Based on my experience, after attending umpteen global health conferences, seminars, and lectures, most of us are not strict about adherence to privacy rules when we make presentations under these circumstances. There is a large range of behavior encompassed here, from public presentations or sales of non-medically-related photographs that were taken and used for commercial or educational purposes without the permission of the subjects, to the stark display of shocking medical photographic material without any effort to obscure the identity of the subject.
A partially nude woman in extremis is presented on screen, for example, her face contorted in pain. Does the fact that she lives in Botswana, and that it is extremely unlikely any audience members would be able to identify her, mean that we can show images of this patient’s condition and her suffering with impunity? What if a photograph is shown of a child who was treated by the presenter, smiling after being given a curative treatment, with the healthcare provider’s arm around her and the child’s name underneath in the caption? The child was happily treated and embracing the healthcare worker in gratitude. Is it important that neither the child nor her guardian was asked permission to show her photograph or her name in a public presentation?
I would argue that the rights of the patient to privacy and confidentiality are not just codified in an irksome piece of legislature, rather, the legislature was designed to support a universal truth. To whatever extent reasonably possible, the patient you treat in Port-au-Prince should be accorded the same rights and respect that you give a patient in Portland, Oregon.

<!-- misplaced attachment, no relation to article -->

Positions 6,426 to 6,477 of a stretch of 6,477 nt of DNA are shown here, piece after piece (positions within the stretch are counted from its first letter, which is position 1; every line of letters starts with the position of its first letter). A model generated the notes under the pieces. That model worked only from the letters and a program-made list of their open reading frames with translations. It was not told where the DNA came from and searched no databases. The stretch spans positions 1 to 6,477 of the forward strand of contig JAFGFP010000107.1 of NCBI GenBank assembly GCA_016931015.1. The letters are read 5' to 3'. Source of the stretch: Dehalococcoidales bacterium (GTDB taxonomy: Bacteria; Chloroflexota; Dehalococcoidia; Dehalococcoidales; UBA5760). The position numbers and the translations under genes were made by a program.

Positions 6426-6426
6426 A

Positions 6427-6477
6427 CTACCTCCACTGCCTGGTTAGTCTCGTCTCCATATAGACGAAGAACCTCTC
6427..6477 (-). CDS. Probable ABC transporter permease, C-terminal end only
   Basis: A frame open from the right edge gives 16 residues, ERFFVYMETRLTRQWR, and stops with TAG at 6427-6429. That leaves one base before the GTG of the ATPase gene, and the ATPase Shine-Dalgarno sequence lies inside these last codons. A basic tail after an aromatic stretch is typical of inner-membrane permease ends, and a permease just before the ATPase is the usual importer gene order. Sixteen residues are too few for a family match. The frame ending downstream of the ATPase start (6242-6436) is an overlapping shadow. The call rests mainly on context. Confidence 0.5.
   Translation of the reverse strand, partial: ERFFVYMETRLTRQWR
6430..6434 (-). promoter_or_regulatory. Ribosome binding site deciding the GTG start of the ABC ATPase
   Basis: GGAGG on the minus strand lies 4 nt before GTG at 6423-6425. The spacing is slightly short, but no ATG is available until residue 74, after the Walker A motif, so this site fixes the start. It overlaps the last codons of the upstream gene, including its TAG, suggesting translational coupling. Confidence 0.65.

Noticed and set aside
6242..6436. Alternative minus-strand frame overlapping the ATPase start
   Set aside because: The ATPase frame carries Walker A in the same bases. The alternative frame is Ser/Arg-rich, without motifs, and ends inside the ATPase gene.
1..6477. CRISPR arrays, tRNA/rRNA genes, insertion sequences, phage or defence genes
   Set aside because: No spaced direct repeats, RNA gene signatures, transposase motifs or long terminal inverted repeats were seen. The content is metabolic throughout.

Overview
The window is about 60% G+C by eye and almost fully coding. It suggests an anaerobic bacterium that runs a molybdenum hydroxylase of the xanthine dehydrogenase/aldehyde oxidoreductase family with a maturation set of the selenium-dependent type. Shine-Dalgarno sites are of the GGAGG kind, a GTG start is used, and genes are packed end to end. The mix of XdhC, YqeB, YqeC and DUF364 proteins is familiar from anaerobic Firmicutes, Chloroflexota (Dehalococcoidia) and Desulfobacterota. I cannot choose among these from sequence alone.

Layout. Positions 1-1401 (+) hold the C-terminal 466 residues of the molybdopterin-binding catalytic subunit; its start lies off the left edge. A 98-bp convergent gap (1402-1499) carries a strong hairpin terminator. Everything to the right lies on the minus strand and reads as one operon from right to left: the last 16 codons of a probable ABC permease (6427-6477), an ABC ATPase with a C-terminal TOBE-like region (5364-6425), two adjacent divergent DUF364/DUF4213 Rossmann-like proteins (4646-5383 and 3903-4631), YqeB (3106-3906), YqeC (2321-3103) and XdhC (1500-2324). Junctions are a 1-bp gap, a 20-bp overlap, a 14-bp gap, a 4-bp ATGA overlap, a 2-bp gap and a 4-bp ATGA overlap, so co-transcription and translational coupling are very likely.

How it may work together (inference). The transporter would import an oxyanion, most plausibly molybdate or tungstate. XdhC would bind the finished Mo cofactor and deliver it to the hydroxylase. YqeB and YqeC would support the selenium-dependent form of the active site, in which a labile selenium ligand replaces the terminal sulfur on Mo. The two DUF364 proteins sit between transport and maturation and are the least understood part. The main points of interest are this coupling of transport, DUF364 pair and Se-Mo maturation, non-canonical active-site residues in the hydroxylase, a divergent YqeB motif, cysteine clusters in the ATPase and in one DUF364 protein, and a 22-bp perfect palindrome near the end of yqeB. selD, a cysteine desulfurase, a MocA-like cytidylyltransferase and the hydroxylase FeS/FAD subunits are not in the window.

It seems likely that most such presentations or publications related to patient encounters are done with good intentions. The presenter wishes to illustrate most clearly the situation that they were working in. They may be rightfully proud of the work they did to provide humanitarian aid under crisis conditions. Or they may simply have made a human connection with their patients and been inspired by their stoicism and their ability to overcome adversity. And it is common for such presentations to be done as part of a request for donations to help with further humanitarian efforts.
On a less selfless note, I do wonder to what extent such photographs and stories reinforce disturbing subtexts or themes to humanitarian aid efforts. The healthcare providers are heroic, powerful, resourceful, and often white. The patients or members of the community being assisted are helpless, impoverished, desperate, passive, and often brown or black. Do these stories and photographs about the patients, and our power to reveal their identifying features or personal health information, provide stereotypical messages about race, ethnicity, or nationality, to those in the audience? There is no law to guide you in answering these questions, only your conscience.
Lee, S. “Social Media in Healthcare Creates Risks, Benefits.” San Francisco Chronicle, 6/21/2012. Found at: http://www.sfgate.com/health/article/Social-media-in-health-care-create-risks-benefits-3650284.php
Stanford Encyclopedia of Philosophy. “Privacy and Medicine.” Last revised 2/28/2011. Found at: http://plato.stanford.edu/entries/privacy-medicine/
U.S. Department of Health and Human Services. “Summary of the HIPAA Privacy Rule.” Found at: http://www.hhs.gov/ocr/privacy/hipaa/understanding/summary/index.html